News Timeline: North America 2009


January 9: United States

The United States registers the loss of 2.6 million jobs in 2008, the highest since World War II. At the same time, the number of part-time jobs increases to 8 million. The unemployment rate soars to 7.2 percent. Some economists point out that if part-time workers and those who stopped looking for jobs are included the unemployment rate amounts to 14 percent.

January 23: United States

U.S. President Barack Obama appoints two special envoys. Former Senator George Mitchell, who negotiated peace agreement in Northern Ireland, is put in charge of advancing the Middle East peace process. John Holbrooke, who brokered the deal to end the war in former Yugoslavia, is put in charge of coordinating the U.S. policy in Afghanistan and Pakistan. Over the course of American history, special envoys have worked to advance U.S. foreign policy.

January 29: United States

The United States carmaker Ford reports that 2008 was the year of the company’s biggest losses ever, amounting to almost $15 billion. Although the U.S. government has granted Ford emergency loans, the company is hoping to deal with the recession on its own.

February 14: United States

The U.S. Senate approves President Barack Obama’s $787 billion economic stimulus plan, which is hoped to save or create at least 3.5 million jobs and reduce the severity of the recession. Earlier, the plan was passed in the House of Representatives without the support of Republicans. The stimulus money will go for tax breaks for individuals and businesses, health care, education, infrastructure projects, and aid for the U.S. states with budget difficulties.

February 18: United States

U.S. President Barack Obama approves a deployment of additional 17,000 troops to Afghanistan, fulfilling his campaign promise to make Afghanistan his administration’s priority. The troops will be positioned in the south of the country in an effort to stabilize the most violent part of the country.

February 26: United States/Canada

U.S., Mexican, and Canadians authorities conduct a massive crackdown on Mexican drug trafficking gangs operating in the United States. As a result, the U.S. arrest 775 people and confiscate 23 tons of drugs worth $59 million. So far this year, about 1,000 people died in drug-related violence between Mexican narcotic gangs that fight each other for control of the drug routes from Colombia to the U.S.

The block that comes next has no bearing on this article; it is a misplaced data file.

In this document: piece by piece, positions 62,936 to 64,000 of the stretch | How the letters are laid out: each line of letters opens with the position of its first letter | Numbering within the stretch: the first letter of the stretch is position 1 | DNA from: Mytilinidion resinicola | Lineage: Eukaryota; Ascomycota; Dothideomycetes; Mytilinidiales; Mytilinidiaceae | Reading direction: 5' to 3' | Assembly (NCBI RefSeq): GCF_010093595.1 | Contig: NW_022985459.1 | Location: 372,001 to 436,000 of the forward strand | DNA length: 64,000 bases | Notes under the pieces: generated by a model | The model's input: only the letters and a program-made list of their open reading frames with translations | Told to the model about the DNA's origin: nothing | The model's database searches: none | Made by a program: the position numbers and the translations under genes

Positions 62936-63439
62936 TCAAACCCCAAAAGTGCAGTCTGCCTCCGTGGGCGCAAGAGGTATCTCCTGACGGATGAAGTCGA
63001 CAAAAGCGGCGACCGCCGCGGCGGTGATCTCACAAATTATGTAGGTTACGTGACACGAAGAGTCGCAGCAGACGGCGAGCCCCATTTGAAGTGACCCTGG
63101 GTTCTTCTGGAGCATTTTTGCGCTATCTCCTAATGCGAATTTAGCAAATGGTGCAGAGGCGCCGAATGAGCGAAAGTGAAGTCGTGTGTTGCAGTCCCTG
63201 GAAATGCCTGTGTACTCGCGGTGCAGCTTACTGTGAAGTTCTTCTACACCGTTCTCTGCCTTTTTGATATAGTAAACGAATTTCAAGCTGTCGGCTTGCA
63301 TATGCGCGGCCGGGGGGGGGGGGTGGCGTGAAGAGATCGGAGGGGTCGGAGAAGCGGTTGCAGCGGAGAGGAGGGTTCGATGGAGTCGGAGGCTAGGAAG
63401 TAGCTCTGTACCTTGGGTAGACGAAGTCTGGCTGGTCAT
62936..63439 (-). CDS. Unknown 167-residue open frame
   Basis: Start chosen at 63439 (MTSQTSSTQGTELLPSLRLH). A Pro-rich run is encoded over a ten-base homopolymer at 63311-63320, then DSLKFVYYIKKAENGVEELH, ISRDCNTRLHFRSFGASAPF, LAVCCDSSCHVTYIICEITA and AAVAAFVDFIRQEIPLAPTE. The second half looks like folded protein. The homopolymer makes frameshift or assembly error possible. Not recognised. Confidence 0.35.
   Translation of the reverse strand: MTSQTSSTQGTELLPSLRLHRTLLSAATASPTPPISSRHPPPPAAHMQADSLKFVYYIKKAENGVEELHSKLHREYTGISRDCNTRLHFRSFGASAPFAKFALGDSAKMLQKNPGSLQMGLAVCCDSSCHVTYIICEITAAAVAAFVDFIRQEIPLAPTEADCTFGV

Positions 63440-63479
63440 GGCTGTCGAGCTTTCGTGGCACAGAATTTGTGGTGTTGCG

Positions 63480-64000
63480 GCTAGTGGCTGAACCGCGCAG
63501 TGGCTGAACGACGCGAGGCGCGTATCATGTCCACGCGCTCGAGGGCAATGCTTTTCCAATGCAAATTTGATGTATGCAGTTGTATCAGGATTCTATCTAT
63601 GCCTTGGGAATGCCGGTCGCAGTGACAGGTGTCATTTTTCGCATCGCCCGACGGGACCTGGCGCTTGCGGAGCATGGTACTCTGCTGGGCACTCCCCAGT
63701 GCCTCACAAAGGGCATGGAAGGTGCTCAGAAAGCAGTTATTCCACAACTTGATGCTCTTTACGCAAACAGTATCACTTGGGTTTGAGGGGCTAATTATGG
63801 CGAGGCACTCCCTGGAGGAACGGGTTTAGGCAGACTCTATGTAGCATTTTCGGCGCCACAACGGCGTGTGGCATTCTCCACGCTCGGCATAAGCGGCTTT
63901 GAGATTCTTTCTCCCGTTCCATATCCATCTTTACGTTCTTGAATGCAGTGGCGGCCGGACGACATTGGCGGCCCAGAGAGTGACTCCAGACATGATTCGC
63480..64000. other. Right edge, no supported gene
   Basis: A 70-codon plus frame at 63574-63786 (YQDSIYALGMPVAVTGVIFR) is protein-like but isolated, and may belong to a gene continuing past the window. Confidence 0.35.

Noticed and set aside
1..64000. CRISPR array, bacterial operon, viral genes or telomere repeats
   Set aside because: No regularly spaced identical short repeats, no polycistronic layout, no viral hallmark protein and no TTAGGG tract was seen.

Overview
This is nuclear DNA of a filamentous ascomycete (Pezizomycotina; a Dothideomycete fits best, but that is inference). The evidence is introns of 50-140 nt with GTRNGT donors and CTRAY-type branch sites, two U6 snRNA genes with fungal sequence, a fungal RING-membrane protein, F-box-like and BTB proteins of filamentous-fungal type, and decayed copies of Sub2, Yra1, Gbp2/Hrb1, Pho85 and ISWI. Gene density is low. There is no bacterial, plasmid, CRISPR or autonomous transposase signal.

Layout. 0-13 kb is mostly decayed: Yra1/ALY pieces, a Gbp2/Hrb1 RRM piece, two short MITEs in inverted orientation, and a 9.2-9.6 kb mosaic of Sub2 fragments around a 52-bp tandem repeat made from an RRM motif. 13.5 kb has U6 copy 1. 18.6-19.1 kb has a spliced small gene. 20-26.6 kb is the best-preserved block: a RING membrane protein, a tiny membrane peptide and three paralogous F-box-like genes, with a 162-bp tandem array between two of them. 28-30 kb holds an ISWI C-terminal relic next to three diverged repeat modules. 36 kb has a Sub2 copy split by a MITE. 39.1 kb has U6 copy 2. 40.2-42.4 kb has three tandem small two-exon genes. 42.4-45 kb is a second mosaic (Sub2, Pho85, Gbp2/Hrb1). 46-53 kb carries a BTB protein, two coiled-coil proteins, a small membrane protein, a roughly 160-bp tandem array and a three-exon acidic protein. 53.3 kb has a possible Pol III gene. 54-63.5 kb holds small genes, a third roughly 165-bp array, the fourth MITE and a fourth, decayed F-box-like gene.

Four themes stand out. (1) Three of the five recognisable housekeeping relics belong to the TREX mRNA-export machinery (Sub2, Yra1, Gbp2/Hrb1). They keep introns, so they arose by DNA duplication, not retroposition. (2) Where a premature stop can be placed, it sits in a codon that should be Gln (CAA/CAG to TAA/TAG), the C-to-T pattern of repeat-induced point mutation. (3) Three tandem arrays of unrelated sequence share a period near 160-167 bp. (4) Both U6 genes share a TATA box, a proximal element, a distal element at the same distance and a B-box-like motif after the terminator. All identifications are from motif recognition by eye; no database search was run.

February 27: United States

U.S. President Barack Obama announces a two-stage plan for the withdrawal of the U.S. troops from Iraq. By the end of August of 2010, the number of troops will be reduced to about 50,000 and their mission will be advisory. All troops will be withdrawn by the end of 2011.

March 2: United States

U.S. Secretary of State Hilary Clinton arrives in Egypt on her first visit to the Middle East as a representative of the Obama administration. She will participate in a donors’ conference in Sharm-al-Sheikh for the reconstruction of the Gaza Strip, which suffered great destruction as a result of the recent Israeli incursions. Clinton will also visit Israel and the Palestinian Territories to discuss how to move the peace process forward.

March 9: United States

U.S. President Barack Obama lifts the ban on federal funding for stem cell research. The move meets approval from researchers, who say stem cells can help understand and cure some of the most devastating diseases, and criticism from conservative and religious groups who consider it unethical.

March 9: United States

Bolivia expels U.S. diplomat, Francisco Martinez, accusing him of having contacts with Bolivian opposition groups. Six months ago, U.S. ambassador to Bolivia was also ordered to leave the country over similar accusations.

March 11: United States

U.S. Congress eases some of the economic restrictions on Cuba. Cuban-Americans will be allowed to visit Cuba once a year and send back more money. It also lifts some of the restrictions on sending medicines and food.

March 19: United States

The U.S. state of New Mexico passes legislation that abolishes the death penalty, making it the 15th state in the union that has done so. The state’s governor, Bill Richardson, says the DNA evidence has shown that innocent people were sentenced to death in the past.

April 3: United States

The unemployment in the United States rises to 8.5 percent with more than three million jobs lost in just the last few months. At the same time, the number of part-timers who cannot find full-time employment rises to nine million.

April 17: United States